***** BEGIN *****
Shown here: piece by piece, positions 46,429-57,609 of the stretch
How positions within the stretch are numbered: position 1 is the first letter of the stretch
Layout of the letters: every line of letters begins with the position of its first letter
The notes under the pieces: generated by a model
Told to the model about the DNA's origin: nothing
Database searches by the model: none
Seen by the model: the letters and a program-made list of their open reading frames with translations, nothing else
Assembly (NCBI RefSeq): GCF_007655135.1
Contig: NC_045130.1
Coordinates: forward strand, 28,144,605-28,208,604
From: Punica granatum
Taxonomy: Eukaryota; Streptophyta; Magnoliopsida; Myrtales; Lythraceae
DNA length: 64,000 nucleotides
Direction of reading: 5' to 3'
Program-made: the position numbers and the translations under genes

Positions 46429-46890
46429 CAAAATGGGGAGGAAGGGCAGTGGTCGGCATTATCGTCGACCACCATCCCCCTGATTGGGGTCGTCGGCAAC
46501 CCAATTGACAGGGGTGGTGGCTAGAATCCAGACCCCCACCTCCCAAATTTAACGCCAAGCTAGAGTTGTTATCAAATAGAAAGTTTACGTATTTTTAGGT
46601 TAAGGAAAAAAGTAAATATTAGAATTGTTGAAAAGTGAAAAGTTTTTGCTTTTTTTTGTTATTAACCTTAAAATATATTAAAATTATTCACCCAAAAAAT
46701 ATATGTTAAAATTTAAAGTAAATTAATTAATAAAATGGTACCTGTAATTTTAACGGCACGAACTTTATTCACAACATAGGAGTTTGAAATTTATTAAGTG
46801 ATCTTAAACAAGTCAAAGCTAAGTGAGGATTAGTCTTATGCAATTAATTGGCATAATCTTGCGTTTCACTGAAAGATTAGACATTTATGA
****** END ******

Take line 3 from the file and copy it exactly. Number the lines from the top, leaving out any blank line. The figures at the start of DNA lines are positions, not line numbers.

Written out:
Layout of the letters: every line of letters begins with the position of its first letter